It’s Saturday, and I’m at home enjoying some cinnamon tea, enjoying a leisurely day. I’m planning on doing some baking later and cooking up some good vegetables. My daughter has disappeared into her room for some creative play and then has laid out some materials for painting. It’s quiet and cool inside and relaxing.
Meanwhile, though, many 5th grade students at my school are at school working on their PYP Exhibition “project.” Many were there yesterday, our first day of the weekend, as well. Some came in over the mid-term break to work with their group facilitator on their Exhibition. Somehow, working on their Exhibition with a group at school on the weekend and after school has become a norm at our school, and it doesn’t make any sense.
I listened to one teacher berate one of her students at 4:30 p.m. after school on the last day of the week for not focusing and getting his work done (school ends at 3 p.m.) Other teachers have used threats, telling students they will have to come all day both weekend days unless they get their work done.
I’ve refused to bring my group in for the weekend of work. So has another teacher. My students, though, are complaining. We want to come in. Everyone else is. Another student in another group is dancing around excited, saying “I’ve got Saturday school.” It’s a bizarre twist of events, and I’m feeling really, really bad for the students.
I understand they get to see their friends on the weekend, which is often challenging in the city where we live. There aren’t a lot of weekend activities for children here, so coming to school seems exciting. However, I suggested students could go to each other’s houses if they really wanted to work on PYP Exhibition, and this hadn’t occurred to them. I had to insist to them that this should be fun.
Our administration has been applauding the teachers who have spent time on the weekend with their students, sending the message that the more work the better. I think they should be banning it.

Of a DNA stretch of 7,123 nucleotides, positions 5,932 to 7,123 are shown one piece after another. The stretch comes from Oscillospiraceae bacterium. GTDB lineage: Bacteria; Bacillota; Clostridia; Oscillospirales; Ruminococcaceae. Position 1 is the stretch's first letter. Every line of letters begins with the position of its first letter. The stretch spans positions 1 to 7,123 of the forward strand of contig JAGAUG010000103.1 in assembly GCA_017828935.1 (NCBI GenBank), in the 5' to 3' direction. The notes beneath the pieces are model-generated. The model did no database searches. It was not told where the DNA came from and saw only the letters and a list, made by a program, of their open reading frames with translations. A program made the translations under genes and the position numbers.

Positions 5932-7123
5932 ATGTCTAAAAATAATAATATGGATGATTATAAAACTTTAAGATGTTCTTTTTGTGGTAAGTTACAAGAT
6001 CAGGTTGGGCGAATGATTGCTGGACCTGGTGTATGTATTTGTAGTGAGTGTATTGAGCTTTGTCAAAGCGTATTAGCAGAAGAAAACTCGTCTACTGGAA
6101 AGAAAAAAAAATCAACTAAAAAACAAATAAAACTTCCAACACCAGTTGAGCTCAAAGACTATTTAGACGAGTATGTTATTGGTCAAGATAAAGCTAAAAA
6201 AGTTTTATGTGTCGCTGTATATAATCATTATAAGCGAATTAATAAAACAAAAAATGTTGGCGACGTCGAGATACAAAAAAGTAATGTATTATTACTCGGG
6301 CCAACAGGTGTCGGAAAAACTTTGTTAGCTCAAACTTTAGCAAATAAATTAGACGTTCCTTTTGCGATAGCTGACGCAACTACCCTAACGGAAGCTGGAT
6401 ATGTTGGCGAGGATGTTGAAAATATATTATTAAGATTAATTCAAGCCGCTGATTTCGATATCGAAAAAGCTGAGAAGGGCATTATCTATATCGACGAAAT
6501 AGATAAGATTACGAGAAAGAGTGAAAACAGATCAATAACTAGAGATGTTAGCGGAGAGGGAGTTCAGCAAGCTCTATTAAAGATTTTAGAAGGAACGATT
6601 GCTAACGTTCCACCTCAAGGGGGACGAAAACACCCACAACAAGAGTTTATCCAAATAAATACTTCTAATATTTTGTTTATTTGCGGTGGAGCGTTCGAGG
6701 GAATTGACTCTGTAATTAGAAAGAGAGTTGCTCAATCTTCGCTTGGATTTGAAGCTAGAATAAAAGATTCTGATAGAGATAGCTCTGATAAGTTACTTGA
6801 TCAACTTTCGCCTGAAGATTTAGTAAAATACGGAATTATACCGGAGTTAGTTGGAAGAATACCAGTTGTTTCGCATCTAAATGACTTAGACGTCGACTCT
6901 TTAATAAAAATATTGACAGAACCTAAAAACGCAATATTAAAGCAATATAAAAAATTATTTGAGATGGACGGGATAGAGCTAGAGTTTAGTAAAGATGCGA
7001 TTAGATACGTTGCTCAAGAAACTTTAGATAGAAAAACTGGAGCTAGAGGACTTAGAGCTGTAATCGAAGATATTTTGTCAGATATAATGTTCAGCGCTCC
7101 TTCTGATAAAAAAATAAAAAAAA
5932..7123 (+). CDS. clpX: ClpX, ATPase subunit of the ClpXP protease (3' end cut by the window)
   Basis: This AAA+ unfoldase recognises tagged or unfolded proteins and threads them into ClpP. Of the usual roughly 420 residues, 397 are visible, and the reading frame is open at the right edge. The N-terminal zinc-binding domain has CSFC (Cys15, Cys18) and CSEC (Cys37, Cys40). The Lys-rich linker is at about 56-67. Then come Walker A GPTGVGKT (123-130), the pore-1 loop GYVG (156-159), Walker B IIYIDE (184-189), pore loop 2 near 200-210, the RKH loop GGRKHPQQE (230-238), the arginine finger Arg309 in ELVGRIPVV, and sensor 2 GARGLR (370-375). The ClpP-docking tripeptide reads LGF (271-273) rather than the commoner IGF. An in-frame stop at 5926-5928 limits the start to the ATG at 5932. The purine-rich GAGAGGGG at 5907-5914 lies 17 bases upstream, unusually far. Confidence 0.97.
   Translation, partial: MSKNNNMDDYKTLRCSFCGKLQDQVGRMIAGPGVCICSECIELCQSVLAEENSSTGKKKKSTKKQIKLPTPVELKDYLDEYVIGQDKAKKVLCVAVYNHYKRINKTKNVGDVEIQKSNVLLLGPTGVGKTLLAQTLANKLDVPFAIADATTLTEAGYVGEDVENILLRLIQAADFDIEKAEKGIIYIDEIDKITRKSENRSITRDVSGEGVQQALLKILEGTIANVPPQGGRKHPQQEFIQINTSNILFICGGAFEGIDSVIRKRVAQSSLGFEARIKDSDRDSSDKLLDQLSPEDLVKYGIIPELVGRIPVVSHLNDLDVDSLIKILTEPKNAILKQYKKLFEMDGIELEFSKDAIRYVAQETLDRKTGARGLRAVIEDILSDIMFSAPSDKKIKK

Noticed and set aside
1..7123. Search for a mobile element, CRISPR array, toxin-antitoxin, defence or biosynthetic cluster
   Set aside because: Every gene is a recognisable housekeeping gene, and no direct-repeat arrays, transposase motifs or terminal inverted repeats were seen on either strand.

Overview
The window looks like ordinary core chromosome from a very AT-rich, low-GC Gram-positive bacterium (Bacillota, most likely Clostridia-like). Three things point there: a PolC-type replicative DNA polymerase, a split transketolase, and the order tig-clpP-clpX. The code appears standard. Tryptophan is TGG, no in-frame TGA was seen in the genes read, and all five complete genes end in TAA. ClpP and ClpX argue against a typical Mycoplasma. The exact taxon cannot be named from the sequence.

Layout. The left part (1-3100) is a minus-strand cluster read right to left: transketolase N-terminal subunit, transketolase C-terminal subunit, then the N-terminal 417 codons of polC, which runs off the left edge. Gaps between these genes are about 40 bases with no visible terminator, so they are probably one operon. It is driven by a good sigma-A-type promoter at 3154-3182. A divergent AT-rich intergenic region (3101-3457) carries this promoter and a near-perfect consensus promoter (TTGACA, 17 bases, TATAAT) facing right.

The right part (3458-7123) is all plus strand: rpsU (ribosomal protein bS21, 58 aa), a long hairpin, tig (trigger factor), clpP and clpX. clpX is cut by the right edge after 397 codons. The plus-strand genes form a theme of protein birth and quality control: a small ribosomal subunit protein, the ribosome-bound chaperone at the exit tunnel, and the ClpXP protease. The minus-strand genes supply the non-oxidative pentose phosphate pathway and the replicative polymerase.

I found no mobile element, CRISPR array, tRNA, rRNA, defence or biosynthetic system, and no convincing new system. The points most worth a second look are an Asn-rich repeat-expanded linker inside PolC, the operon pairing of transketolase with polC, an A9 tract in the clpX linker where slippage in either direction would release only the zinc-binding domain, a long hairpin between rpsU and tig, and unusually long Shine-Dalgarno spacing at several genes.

The Effect of Homework
I compare forced Saturday school to homework, and everything points to how ineffective homework in elementary students really is.
In The Homework Myth, Alfie Kohn debunks the myth that homework “builds character.” He targets American’s beliefs that you can produce workers by “sheer force” and shows that what underlies the insistence on homework is a distrust of children and how they would fill their time.
A more recent article “Homework is wrecking our Kids,” in Salon, again negates the effect of homework in elementary school.
“There is no evidence that any amount of homework improves the academic performance of elementary students…” the article begins.
It continues with research in multiple studies done that show no correlation between homework and academic success.
The Conclusion: PYP Exhibition and Weekend Work
After doing a quick survey of teachers around the world from Angola to Japan, it seems that Saturday PYP Exhibition “work” is not the norm, and it shouldn’t be. Based on research, this additional pressure on students to do “work,” when they should be taking time for balance with play and relaxation, is detrimental to students. It also seems like the antithesis to a culminating Exhibition journey that should show independence and a a well-rounded knowledge of learner profile, attitudes, knowledge, concepts and action.
PYP Exhibition should start early enough in the year and take time to unfold. Students should have time to play with ideas, explore and then move forward. The process should be emphasized and not the product. And when it’s crunch time, and the Exhibition presentation looms near, students should have managed their time well so they’re not cramming to get everything finished…
Teachers need to support the process and celebrate the journey and continue to allow these students to enjoy the Exhibition, without undue pressure to perform. Don’t you think so?